The newly formed Congress government in Rajasthan followed in the footsteps of the new governments in MP and Chhattisgarh when it announced farm loan waivers on 18h December. Going into the Assembly elections, the Congress Party had promised that it would waive farm loans in10 days of the party being elected to power in the three states. While Rahul Gandhi is boasting that his Party has kept its word and has taken concrete steps towards alleviating farm distress, Prime Minister Modi called it a ‘political stunt’. However, the BJP had made promises of loan waivers to sugar cane farmers during the campaign for the UP State elections. Similar announcements have been made by Punjab, Karnataka and Maharashtra governments.
Meanwhile, farmers and their organisations are wary of the actual implementation of these announcements, going by their experience across the country. They know that election promises are one thing and actual implementation is another. Their experience shows that any such announcement by these parties of the bourgeoisie, whether loan waivers or MSP or putting cash in the bank accounts of farmers, is not an attempt to address the plight of the farmers but because it suits their narrow party interests at that time.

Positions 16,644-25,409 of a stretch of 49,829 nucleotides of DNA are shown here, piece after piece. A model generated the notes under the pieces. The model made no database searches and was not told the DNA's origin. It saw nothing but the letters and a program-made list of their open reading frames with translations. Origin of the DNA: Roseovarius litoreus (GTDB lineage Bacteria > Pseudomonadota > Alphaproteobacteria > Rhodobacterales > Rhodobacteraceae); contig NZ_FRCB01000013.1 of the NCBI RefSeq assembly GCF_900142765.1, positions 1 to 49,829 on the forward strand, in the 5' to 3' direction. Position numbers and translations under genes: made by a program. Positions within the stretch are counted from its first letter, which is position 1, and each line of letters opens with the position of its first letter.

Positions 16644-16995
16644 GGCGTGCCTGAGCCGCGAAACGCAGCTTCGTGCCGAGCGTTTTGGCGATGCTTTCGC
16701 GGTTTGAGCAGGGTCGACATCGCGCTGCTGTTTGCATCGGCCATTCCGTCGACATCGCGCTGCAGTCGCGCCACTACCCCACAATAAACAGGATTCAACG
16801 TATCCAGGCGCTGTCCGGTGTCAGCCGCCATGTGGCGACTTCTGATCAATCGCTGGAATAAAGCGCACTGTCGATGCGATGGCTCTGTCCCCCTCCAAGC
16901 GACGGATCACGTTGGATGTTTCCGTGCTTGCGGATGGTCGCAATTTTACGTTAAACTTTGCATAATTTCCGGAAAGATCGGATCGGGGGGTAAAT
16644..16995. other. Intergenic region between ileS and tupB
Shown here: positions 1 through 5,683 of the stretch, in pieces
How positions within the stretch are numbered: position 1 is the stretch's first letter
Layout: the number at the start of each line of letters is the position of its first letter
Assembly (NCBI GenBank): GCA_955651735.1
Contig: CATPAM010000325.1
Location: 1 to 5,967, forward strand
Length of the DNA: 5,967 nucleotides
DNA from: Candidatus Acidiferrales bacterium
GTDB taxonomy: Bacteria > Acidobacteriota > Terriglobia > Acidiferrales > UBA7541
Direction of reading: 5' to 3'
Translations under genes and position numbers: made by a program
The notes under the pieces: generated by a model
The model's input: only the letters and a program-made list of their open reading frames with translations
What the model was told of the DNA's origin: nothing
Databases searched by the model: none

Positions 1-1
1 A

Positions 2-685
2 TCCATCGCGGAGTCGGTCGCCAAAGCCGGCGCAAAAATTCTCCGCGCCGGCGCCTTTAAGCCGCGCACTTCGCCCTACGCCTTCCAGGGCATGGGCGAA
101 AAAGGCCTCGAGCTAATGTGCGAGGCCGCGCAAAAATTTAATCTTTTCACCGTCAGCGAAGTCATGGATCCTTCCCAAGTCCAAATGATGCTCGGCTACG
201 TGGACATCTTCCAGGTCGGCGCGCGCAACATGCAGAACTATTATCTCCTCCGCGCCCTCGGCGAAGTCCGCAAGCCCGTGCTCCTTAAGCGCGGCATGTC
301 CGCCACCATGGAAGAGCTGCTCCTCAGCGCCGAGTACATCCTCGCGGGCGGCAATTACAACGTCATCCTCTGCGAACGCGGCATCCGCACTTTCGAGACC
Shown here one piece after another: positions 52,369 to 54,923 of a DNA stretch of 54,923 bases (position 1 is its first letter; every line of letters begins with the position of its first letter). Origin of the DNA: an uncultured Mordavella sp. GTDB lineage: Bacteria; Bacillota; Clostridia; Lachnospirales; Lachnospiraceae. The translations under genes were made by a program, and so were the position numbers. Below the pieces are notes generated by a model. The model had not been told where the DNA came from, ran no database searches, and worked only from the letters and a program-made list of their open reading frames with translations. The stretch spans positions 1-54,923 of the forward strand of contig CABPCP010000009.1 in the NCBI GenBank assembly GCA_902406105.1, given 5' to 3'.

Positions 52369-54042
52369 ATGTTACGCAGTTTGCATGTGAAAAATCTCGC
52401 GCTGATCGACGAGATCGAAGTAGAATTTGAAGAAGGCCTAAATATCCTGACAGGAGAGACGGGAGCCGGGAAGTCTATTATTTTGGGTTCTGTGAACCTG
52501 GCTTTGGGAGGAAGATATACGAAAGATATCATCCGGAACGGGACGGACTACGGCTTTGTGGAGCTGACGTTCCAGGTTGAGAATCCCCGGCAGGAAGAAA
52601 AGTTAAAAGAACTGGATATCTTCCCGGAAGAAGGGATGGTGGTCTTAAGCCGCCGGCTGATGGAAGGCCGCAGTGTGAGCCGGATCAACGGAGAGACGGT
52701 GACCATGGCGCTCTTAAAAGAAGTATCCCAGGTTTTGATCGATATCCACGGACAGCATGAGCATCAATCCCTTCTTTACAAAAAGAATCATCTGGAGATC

In every state where loan waivers were announced in the last few years, there has been a huge gap between policy announcements and action. According to reports, in the four states -- Uttar Pradesh, Maharashtra, Karnataka, and Punjab which had announced waivers during the period since April 2017, only 40 per cent of the promised amount had been waived as on 24th December 2018, and just half the targeted beneficiaries had benefited. Several factors have contributed to this.
Firstly, the waivers have been conditional. Pensioners who get more than Rs.15000 per month were to be excluded in Maharashtra. In Punjab and Uttar Pradesh, the waivers were allowed only for small and marginal farmers, who own less than 5 acres, In Punjab waivers totaled less than Rs. 2,000 crore since they were announced in June 2017 amounting to less than even 20 percent of the targeted Rs.10,000 crore. A large section of farmers has been excluded.
Secondly, governments have set a cut-off date when they implement a waiver. For example, the recently formed Madhya Pradesh government announced March 2018 as a cut-off date, completely leaving out the farmers who had taken a loan in April or May for the kharif season.
Further, the eligibility norms for the waivers have been changed many times as in the case of Maharashtra. Initially, the state government had considered the farmer's family as one unit in claiming the waiver. Later, this was changed to include every member who had an outstanding loan. Another change that was announced was that farmers whose loans were restructured in 2016 would also be covered, up to a cap of Rs1.5 lakh. Frequent changes in eligibility conditions led to a lot of delay and administrative constraints in resolving them.